Tiny Fugue for Tomorrowland

by Howie Good


The queen swallows poison from the silver thimble around her neck, but the king trusts that the stroke of the executioner's ax will be clean and true. Reports of miracles reach the capital from throughout the kingdom: love suicides returned to life, God's voice turned to baby's babble. Exhausted celebrants, stinking of drink, sleep in the streets. Now the secret police know who the insomniacs are, and the insomniacs themselves just how interminable the night is.


At birth we're given a name we wouldn't choose. Later our parents die to make room for the future. There are regular trains into the city, but few trains out, and the clocks on public buildings are often missing or else wrong. The weather never improves. Some days a hesitant crowd of mothers in black collects outside the former opera house on the basis of a rumor. Oh, how strange to wait to be examined and not know to what extent the testimony will change in the course of transcription.


Although he seems to already know the answer, the investigator asks how the object up there can be the moon when it's spinning like a Ferris wheel. I shrug. He has short, fat fingers like the stumps of melted candles. He asks again would I lend a pyromaniac a light. I concentrate on ignoring the screams coming through the wall. Somewhere I learned the heart is the size of a fist.


Last name first middle initial date of birth permanent address mailing address same as above single married education ever convicted if yes explain. . . . It seems I've been applying my whole life for things I don't get. Today I finish quickly, but can't leave, not until the warning sirens stop blaring. The woman at the back counter who takes my application looks like the bitter widow of a paid snitch—something about the doggy wetness of her eyes. I turn away before I realize, or she suspects, that that's what I'm thinking.


It's a rare sunny day, but the streets are strangely empty, as if arrests are about to be made, or already have been. Head down, heart revving, I start across the square. The fountain is dry, stained with dead leaves. An old man, with the drab, diligent face of a lifelong student of numbers, scatters bread crumbs for the pigeons. I pretend not to notice—it's safer—and in seconds, reach the far side, where bodies in the early stages of decay hang like gray rags from the trees. I glance back at the old man. He's watching me, and I wonder why and whether tomorrow is supposed to be just as nice as today.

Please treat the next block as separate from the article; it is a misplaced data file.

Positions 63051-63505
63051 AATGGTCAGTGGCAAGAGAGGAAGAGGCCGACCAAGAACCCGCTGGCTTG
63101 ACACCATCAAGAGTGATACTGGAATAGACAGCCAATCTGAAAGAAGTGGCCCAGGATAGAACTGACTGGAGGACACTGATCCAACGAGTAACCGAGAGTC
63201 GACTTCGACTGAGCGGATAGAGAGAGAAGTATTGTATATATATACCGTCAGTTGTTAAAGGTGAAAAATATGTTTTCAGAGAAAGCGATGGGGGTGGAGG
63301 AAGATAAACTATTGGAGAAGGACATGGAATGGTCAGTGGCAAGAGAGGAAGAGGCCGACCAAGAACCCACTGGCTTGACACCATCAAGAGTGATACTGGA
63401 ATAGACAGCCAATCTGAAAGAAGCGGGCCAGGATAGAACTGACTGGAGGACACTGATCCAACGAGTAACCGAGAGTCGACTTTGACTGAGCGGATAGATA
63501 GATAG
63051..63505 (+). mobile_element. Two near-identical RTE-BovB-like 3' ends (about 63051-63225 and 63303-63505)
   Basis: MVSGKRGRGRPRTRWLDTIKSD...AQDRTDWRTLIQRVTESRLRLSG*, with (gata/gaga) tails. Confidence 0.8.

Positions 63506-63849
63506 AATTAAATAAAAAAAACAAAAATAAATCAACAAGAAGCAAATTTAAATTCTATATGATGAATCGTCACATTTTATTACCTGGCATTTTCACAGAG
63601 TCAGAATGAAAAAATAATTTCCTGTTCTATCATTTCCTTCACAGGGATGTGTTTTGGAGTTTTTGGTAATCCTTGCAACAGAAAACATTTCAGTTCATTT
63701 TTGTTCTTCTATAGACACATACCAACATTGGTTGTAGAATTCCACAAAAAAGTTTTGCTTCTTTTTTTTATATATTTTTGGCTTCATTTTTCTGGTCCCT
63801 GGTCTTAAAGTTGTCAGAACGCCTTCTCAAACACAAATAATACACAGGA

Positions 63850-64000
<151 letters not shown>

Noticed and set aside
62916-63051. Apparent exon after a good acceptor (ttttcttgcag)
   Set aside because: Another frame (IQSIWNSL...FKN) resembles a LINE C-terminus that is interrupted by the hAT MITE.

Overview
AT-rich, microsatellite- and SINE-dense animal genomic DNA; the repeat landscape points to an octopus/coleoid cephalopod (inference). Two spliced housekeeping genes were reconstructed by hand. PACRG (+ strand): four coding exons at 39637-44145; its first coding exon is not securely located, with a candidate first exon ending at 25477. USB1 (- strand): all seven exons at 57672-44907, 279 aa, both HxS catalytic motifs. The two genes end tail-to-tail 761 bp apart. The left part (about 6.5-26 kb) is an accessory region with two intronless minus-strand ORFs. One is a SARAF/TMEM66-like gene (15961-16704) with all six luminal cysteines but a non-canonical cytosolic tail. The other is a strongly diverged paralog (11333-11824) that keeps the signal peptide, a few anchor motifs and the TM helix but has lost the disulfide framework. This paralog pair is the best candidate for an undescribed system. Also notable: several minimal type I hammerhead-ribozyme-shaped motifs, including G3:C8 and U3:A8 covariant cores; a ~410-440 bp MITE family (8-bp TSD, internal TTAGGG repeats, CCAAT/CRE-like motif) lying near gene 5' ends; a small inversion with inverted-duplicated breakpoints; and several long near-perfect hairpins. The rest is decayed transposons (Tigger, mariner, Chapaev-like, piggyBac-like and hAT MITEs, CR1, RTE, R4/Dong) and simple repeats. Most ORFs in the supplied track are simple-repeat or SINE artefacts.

The general sits before an open ledger, rubbing his forehead as he studies with mounting perplexity the emerging marks and stains. Although not at fault, the clerks whisper nervously in the background. No matter how many names they erase, or how thoroughly, the ledgers always fill up again by morning. Outside the windows the public hurries past on other errands. These days only dignitaries get to visit the basement museum, where most discover an interest in battle flags, officers' dress swords, and, of course, the shoe full of bones.


Better stay on your meds. Or get some. Otherwise how will you ignore the pile of hacked-off limbs on the hospital lawn, the amputees limping or crawling away, as disability permits, their sacrifice worse than forgotten—misremembered? You'll end up scribbling on napkins and the last remaining walls, and the scribbles, presuming they're discovered, will sound when pieced together like a suicide note left to mislead investigators. Christ, you'll end up like me, driving slowly over a bridge of bones, your face gray with exhaustion, while along the slatternly, post-industrial river, morning birds sing in the cadaverous trees.


The man at the ticket window asks for some identification. My dark laughter? The socket of my missing tooth? I pass through the ancient turnstile. The war is here and it's not, like a book on the nightstand that you'll never open. I'm inconspicuous at the ballpark in my threadbare mourning clothes. The crowd is huge but sullen, as if they know something the players down on the field don't—that the starting pitcher will be betrayed in the late innings by the bullpen, that grass crumbles, that everything that isn't dying is already dead.


Listen for directions from authorized personnel: which hopeless thoughts to avoid, how long to wait for the destroying angels to tire and the broken buildings to stop burning. Remain inside the train if possible, but if not, open the side door and go out, and love the truculent witnesses to ambiguous events, love witches' gloves, dead men's bells, bloody fingers, love the street dogs that bark dismally and the sunsets that can be beautiful if the light catches the brick dust and swirling ash just so.


Tomorrow is even farther away than we thought, the mottled greenish purple of an old bruise. It doesn't help to shut my eyes. I can still hear gas hissing from shower heads, still feel the sun like a scabrous hand on my back. I promised myself a day-off today, but the ceiling cameras will remember whether I just remained standing here or moved. And what if it's true that the old songs of vanished birds are released when wood from the trees in which they sang is burned? Friends, gather all the fallen branches for a fire.

BIO: Howie Good, a journalism professor at SUNY New Paltz, is the author of five poetry collections, most recently Dreaming in Red from Right Hand Pointing and Cryptic Endearments from Knives Forks & Spoons Press. He has four chapbooks forthcoming: Elephant Gun from Dog on a Chain Press, The Death of Me from Pig Ear Press, Living Is the Spin Cycle from Red Bird Chapbooks, and Strange Roads from Puddle of Sky Press.